Gambia Crisis Ends as Jammeh Quits

Gambia Crisis Ends as Jammeh QuitsGambia Crisis Ends as Jammeh Quits

Gambia’s ex-leader, Yahya Jammeh, has flown out of the country he ruled for 22 years and into exile, bringing an end to a protracted political crisis following presidential elections last month.

The longtime ruler refused to step down after a December 1 vote in which opposition leader Adama Barrow was declared the winner, triggering weeks of tension as West African leaders threatened to use military force to oust him if he failed to step down, Aljazeera reported.

Jammeh boarded a small, unmarked plane at an airport in the capital, Banjul, late on Saturday, alongside Guinea’s President Alpha Conde after two days of negotiations over a departure deal. He landed in Conakry, Guinea’s capital, but set off again for Equatorial Guinea, where he will remain in exile, the president of the Economic Community of West African States, Marcel Alain de Souza, told journalists.

“No legislative measures” would be taken that would infringe the “dignity, security, safety and rights” of Jammeh or his family, ECOWAS said in a joint declaration with the African Union and United Nations.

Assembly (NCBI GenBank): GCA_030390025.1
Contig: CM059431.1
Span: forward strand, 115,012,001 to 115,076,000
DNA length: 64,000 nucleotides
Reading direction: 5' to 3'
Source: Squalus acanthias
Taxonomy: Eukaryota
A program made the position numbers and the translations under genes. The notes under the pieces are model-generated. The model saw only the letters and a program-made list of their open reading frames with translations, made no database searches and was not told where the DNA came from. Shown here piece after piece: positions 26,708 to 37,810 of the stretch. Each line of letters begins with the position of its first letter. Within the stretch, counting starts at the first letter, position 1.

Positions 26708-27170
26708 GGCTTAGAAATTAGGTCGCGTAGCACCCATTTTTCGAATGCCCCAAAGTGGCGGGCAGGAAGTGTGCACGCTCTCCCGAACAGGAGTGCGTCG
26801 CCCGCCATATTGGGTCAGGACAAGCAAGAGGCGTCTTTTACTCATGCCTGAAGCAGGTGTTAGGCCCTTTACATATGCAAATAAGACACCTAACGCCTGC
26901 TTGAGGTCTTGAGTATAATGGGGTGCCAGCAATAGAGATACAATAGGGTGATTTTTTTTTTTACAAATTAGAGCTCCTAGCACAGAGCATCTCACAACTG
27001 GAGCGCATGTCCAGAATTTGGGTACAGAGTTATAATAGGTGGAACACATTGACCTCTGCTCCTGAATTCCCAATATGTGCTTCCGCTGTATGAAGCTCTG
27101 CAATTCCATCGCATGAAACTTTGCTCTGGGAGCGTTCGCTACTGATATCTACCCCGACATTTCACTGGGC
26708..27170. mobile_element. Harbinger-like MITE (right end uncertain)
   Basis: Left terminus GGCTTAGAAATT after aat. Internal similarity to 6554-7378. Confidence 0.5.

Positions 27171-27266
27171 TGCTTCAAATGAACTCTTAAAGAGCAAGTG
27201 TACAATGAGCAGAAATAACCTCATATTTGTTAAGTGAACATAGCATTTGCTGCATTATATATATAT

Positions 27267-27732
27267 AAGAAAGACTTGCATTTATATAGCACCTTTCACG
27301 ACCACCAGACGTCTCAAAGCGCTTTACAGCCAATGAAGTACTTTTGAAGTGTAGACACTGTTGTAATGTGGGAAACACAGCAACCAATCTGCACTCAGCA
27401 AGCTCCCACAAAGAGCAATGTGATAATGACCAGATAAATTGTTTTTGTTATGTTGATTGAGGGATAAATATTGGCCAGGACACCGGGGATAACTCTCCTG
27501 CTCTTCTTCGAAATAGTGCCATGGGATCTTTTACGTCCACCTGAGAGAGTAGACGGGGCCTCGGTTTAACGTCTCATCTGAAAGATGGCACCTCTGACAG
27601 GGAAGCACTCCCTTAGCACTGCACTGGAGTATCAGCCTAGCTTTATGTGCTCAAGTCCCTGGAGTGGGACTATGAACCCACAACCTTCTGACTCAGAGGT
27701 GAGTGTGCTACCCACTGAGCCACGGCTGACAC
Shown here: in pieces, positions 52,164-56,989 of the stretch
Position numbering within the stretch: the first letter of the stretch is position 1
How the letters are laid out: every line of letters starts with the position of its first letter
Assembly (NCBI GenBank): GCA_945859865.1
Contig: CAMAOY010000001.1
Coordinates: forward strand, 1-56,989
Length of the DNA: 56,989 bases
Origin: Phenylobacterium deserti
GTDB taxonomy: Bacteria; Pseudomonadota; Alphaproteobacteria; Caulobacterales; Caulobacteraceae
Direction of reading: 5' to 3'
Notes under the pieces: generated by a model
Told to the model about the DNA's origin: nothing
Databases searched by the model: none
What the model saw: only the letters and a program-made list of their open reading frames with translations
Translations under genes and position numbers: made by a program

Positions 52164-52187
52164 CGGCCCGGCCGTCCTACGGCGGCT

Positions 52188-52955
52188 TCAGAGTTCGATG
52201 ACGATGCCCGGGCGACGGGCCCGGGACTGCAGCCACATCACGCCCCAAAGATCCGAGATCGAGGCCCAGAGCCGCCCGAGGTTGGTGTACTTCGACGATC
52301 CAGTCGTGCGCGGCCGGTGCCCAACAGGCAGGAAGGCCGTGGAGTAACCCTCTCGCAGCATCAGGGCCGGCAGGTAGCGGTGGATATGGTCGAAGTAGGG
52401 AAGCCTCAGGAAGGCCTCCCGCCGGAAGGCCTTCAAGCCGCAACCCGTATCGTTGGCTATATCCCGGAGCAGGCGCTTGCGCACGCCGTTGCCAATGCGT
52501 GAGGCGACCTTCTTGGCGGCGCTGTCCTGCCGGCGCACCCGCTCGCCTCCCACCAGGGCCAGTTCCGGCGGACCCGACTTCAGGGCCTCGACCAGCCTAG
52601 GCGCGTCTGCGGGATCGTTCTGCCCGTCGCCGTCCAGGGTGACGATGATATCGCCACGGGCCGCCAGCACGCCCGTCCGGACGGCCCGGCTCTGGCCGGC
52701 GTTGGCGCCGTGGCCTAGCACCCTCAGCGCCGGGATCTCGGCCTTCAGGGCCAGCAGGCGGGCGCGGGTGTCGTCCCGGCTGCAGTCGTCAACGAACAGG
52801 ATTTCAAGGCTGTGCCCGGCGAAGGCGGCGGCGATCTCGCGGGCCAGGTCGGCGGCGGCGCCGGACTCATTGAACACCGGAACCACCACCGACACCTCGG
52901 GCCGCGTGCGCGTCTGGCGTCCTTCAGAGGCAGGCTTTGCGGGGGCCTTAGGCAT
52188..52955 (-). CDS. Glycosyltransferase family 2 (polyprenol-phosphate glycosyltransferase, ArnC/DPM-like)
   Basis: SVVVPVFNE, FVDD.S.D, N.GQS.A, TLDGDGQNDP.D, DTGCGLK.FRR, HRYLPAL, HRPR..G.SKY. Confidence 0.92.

Jammeh could return to Gambia when he pleased, the statement added, and property “lawfully” belonging to him would not be seized.

“The agreement essentially says there can be no prosecution against Jammeh, his family or his entourage. There will be no seizure of his assets, no witch-hunts, and he can be back to the country at any time,” Aljazeera’s Nicolas Haque, reporting from Dakar in neighboring Senegal, said. “It might sound like a good deal for Jammeh but we have to bear in mind that this is a political document, not a legally binding one, so it still brings hopes for those wanting to prosecute Jammeh or those in the security services over alleged human rights violations.”

Human rights activists have repeatedly demanded that Jammeh be held accountable for alleged abuses, including torture and detention of opponents. Speaking to AP on Saturday, Barrow urged caution after an online petition called for Jammeh to be arrested, and not be granted asylum.

The new president, who had sought shelter in the neighboring country, said he favors launching a “truth and reconciliation commission” to investigate possible crimes by Jammeh.

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